This relates to the question of whether it is appropriate to try to assess Criterion Validity on a 360: does it measure what it claims to measure? For an personality test this is entirely appropriate- does a questionnaire claiming to measure extroversion/introversion actually do so? The external criterion would be some other established measure, such as the number of parties they go to, or how their brain responds to different levels of stimuli under a brain scanner. A questionnaire in which the ‘introverts’ went to the same number of parties as the ‘extroverts’ would not appear to have much criterion validity.
Our philosophical position on this is that 360 is not really like this – it is not actually measuring an underlying thing, it’s just reporting what people experience. If a 360 has a competency called ‘integrity’ you might think that it is trying to measure whether that person has integrity – are they, in their bones, someone who keeps their promises? If you had such data, you could assess criterion validity by comparing people’s scores on Integrity with the number of times they break their promises. However, we do not think this is what a 360 is measuring. A 360 is simply telling you what behaviours people see you doing – it is telling you whether your chosen colleagues experience you as having integrity. The colleagues you make promises to and then break will score you low on integrity, and the colleagues you make promises to that you keep will score you high on integrity. This is incredibly valuable to learn – you can see that you are letting some people down and could do something different.
We would consider it inappropriate to go from saying “this person’s colleagues experience him as having low integrity” to saying “this person has low integrity”. Obviously the two things are closely connected, but there are lots of things that really mess this up – it’s influenced by who gives you feedback, in which circumstances those people see your behaviours, whether those people generally like or dislike you (the ‘halo effect’ – over 50% of the variance in peoples’ answers to 360 feedback questionnaires are driven by their overall “I think he’s good / I like him” opinion), what axes some of those colleagues have to grind (especially if they think the 360 scores will directly feed into any sort of incentive or disciplinary process) and all sorts of other things. And making it clear that it’s just what people experience rather than an underlying feature of you is also much more empowering – you can choose to change your behaviours and keep your promises, rather than convince yourself that yes you are a bad person!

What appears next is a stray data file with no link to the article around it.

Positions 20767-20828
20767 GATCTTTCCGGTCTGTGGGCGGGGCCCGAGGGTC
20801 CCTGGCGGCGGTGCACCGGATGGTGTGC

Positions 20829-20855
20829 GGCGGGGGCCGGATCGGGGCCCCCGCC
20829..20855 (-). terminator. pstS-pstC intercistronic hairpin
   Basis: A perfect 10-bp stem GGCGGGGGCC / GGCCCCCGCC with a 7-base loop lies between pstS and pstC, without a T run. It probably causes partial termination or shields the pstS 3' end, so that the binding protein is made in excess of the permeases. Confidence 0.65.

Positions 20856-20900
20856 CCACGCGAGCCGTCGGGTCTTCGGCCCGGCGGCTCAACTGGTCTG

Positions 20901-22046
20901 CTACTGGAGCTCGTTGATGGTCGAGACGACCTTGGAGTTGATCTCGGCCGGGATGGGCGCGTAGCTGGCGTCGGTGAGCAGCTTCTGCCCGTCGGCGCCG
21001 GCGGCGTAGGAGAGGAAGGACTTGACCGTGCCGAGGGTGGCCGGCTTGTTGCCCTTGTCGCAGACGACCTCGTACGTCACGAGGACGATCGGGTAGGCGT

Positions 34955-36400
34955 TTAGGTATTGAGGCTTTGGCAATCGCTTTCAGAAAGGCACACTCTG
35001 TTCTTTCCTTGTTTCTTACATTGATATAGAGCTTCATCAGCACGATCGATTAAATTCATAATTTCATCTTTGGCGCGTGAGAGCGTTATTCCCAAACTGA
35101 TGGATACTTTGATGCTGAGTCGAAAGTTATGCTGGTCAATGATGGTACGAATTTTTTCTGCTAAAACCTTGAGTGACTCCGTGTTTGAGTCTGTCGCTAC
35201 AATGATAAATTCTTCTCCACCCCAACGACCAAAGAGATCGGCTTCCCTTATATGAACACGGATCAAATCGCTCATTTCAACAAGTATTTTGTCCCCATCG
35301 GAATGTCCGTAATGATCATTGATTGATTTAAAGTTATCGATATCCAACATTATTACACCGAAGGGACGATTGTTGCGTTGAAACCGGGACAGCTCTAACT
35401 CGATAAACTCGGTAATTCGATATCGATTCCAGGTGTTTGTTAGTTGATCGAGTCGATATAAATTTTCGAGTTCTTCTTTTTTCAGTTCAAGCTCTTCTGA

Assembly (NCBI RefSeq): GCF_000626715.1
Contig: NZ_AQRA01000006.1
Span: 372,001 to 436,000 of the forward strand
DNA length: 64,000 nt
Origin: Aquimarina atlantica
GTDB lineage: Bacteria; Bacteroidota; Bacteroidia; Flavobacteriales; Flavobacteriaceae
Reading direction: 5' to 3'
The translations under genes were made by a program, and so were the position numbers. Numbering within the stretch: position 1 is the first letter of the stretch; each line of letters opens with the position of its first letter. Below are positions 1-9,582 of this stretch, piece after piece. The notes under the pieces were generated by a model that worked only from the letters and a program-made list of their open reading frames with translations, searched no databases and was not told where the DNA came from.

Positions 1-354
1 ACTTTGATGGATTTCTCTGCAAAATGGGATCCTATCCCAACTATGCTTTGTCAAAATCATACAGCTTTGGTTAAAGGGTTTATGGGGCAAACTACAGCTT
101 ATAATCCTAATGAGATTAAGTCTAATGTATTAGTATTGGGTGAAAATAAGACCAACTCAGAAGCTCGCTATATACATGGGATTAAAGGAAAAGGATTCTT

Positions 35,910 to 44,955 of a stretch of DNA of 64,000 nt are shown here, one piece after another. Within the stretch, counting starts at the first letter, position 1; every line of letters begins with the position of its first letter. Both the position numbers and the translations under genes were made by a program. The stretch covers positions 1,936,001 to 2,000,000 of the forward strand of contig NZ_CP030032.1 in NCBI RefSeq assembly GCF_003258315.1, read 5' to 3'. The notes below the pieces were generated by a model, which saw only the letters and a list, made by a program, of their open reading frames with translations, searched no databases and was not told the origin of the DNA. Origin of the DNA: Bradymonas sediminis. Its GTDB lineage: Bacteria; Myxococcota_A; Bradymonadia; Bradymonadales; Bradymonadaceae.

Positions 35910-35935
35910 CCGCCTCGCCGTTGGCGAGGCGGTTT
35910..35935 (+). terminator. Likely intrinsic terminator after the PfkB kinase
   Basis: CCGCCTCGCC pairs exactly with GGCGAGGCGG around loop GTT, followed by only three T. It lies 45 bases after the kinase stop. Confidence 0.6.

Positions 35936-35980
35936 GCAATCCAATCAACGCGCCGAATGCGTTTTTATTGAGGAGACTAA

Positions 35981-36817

If you accept that a 360 is just setting out to measure what people think of you and see you doing, how would you validate it? You’d compare your measure with some sort of questionnaire in which you asked people what they thought of them. Of course that’s what a 360 feedback tool is doing in the first place, so the whole thing ends up being circular! What’s left is to ensure that the way the individual question items are grouped up into scales that are as informative and consistent as possible, which is exactly the reliability analysis that is part of our study.